St James's


Dover Gas Works


Gas making was Dover's oldest public industry, starting in Trevanion Street in 1823 and continuing later in Union Road.  With the discovery of natural gas in the North Sea, the production of gas from coal ceased, and the gas works were demolished to make way for other industries.



"The Act of Parliament for lighting the town and port of Dover, and places adjacent, with gas was passed in the year 1822.  The quaintly worded preamble of the statute stated that it would be a great advantage if the streets of Dover were better lighted; that 'inflammable air, coke, oil, tar, pitch, asphaltum, ammoniacal liquor, and essential oil' could be produced from coal; and that 'the inflammable air' might be conveyed by tubes and safely used for the lighting of public streets, buildings, workshops, and private houses.(J.B.J. 1907)


The Act gave powers to light Dover with "inflammable air" to the Dover Gas Company, consisting of a number of prominent Dover residents:

The Rev. Matthew Armstrong
Jane Biggs
Elizabeth Boyton
James Boyton
Richard Boom
Thomas Coleman
The Rev. C. Dayman
Mary Ewer
Michael Elwin
Philpott Elsted
John Finnis
A. R. Gale
John Hamilton
William Horsnail
Thomas Knocker
John De Lacy
Henshaw Latham

Sir Thomas Mantell
Isaac Minet
The Rev. Thomas Morris
Daniel Nazer
Henry H. Price
Thomas Paine
Thomas Russell
Edward Rutley
Thomas Squier
John Shipdem
Nicholas Ladd Steriker
Benjamin G. Simpson
Lewis Stride
Benedicta Stokes
Edward Thompson
Henry Norris Watson



"The company was authorised to raise 9000 in 50 shares and the powers of the company to purchase land and buildings to set up gas works was not to be exercised until the whole of the 9000 was subscribed, and f that amount was not sufficient, the company was empowered to raise 2000 more.  The company commenced operations with a capital of 10,000.  The Act also stipulated that the company should supply gas of such quality that it would be a better and a cheaper light than could be obtained from oil, according to the average cost of the previous three years.(J.B.J. 1907)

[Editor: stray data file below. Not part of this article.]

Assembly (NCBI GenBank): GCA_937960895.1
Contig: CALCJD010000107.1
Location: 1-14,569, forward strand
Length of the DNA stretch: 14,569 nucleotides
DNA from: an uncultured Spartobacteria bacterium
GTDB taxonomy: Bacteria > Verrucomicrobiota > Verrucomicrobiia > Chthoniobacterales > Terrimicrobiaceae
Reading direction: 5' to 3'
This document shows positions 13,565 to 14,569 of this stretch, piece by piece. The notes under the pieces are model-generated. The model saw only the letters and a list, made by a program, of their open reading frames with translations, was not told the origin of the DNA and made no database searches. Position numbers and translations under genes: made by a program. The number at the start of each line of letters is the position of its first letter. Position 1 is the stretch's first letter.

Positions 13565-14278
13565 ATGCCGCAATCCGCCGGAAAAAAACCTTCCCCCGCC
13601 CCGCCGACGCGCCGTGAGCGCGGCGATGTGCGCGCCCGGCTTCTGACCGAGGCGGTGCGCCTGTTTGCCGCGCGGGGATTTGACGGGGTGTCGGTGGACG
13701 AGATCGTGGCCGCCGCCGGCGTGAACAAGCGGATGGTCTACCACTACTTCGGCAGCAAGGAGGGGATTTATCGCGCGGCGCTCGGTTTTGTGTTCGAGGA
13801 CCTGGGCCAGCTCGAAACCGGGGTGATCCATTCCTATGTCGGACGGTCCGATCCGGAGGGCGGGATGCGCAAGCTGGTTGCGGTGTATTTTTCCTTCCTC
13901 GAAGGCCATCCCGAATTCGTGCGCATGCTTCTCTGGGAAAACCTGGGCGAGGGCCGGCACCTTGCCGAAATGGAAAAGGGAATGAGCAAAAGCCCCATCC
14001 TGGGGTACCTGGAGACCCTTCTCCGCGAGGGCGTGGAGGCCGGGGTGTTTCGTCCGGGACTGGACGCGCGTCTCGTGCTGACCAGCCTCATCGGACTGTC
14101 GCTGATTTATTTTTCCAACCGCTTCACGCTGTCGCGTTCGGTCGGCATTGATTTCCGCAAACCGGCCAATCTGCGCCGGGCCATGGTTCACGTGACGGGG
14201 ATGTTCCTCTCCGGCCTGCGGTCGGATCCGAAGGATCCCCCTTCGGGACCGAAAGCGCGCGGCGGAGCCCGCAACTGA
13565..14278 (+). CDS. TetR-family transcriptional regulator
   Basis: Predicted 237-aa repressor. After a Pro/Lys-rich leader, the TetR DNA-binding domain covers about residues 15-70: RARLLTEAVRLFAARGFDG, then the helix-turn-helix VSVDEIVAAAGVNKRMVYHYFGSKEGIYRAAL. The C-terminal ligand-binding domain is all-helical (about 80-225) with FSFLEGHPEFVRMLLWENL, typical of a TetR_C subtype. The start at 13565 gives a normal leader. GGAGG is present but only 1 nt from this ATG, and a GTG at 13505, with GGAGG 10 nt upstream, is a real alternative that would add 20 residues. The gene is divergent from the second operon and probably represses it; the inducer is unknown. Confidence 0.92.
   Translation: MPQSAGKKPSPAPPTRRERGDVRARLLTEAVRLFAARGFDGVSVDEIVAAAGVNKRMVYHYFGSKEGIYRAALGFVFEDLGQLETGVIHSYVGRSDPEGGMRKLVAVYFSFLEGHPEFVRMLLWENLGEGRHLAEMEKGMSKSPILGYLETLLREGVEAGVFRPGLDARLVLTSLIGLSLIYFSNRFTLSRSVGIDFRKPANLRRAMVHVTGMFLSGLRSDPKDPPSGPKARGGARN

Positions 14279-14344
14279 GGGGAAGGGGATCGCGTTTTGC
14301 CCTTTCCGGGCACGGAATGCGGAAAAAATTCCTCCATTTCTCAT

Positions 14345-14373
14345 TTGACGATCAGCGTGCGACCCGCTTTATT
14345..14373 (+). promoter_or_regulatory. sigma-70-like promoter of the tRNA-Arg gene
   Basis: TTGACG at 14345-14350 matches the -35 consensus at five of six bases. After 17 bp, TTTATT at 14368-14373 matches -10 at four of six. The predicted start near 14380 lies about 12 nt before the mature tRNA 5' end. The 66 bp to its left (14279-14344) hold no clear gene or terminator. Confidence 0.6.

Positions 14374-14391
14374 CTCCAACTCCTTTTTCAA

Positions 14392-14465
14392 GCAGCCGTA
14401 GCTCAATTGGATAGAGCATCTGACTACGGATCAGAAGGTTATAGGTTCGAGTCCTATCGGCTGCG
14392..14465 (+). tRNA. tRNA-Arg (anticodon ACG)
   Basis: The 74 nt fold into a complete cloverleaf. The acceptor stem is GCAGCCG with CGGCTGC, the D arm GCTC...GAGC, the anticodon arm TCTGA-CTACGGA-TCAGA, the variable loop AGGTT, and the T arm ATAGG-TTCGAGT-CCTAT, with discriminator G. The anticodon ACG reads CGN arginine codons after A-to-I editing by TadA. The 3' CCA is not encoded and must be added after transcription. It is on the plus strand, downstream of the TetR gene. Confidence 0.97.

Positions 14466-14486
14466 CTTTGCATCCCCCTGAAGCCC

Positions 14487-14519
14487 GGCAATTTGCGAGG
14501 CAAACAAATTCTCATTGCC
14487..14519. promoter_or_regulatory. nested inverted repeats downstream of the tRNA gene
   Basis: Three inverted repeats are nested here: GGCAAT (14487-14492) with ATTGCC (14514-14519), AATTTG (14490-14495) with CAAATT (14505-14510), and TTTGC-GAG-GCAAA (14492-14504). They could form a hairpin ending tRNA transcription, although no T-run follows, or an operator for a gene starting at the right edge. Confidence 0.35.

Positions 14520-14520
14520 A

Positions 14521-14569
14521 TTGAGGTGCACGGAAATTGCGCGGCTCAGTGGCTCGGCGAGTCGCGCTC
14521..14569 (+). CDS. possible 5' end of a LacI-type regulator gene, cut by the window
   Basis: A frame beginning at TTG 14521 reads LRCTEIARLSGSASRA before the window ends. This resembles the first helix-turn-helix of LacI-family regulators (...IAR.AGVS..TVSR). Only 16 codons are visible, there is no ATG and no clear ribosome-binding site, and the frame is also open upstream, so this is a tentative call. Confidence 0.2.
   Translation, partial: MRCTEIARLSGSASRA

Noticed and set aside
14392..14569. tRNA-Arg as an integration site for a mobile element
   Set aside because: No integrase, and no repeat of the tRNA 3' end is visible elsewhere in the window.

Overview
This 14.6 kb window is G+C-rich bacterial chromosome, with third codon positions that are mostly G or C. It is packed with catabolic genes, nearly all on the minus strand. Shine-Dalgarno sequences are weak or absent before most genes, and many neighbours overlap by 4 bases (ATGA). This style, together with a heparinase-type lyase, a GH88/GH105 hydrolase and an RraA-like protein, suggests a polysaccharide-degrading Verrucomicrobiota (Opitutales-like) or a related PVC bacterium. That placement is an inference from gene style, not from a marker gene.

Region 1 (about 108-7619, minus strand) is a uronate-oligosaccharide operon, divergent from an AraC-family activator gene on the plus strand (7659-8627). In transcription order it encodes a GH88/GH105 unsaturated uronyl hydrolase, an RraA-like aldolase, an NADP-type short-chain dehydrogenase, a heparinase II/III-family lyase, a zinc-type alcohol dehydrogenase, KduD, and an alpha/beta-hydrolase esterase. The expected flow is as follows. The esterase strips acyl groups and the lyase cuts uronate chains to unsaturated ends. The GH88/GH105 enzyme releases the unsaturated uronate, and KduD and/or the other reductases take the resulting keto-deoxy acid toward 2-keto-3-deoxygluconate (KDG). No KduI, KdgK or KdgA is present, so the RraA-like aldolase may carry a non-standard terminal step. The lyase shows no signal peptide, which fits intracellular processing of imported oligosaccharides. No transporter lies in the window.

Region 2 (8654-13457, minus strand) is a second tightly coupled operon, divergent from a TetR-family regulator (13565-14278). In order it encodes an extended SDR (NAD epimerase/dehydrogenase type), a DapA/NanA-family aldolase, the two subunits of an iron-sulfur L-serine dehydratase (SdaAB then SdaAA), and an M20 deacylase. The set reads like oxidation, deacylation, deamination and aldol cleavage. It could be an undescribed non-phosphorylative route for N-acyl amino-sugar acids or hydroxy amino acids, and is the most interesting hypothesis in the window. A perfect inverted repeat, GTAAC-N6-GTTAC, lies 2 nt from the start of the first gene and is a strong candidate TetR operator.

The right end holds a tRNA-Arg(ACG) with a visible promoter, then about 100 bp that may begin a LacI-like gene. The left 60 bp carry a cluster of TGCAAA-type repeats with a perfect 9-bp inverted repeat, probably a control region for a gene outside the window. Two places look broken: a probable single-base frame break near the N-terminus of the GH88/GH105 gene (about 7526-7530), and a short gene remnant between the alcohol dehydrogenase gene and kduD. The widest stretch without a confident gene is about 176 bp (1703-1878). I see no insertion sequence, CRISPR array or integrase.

"The first gas works were erected at the seaward end of Trevanion Street, and were sufficiently advanced for the central part of Dover to be lighted with gas in the year 1823.  During the first 27 years of the company's operations the average dividend paid was 4 10s. per cent., and at the end of that period the price of gas was 7/6 per 1000 feet.  Earlier, the price had been 12/- per 1000, and even higher.(J.B.J. 1907)

In 1843, public discontent with the high price of gas led to the formation of a rival company, the Consumers' Gas Company but, after the original company reduced their prices they remained quiescent until 1860, when the original company applied to Parliament for further powers, which where considered prejudicial to the public interest.  This led the Consumers' Gas Company to apply to the Corporation for permission to lay pipes and mains in the street to connect to a gas works they proposed to build in Buckland Bottom (Coombe Valley Road).  When the Corporation refused the company was wound up, returning 1/9 in the pound on the 753 shares, which had originally been sold for 1 per share.

In 1848, the Dover Gas Company appointed Mr. Kirkham, an up-to-date gas engineer, as Superintendent and, in 1855, opened new administrative premises in Fector's Place.

In 1864, they erected a new works in Union Road, where the Consumers' Gas Company had wanted their works.  Originally leased to Messrs. Anderson and Jones, who developed and enlarged the facility, control of the new works was taken over by the Dover Gas Company, under the chairmanship of Mr. R. W. Mowll, in 1873.  The new works being capable of supplying the needs of the town, the old works in Trevanion Street were closed.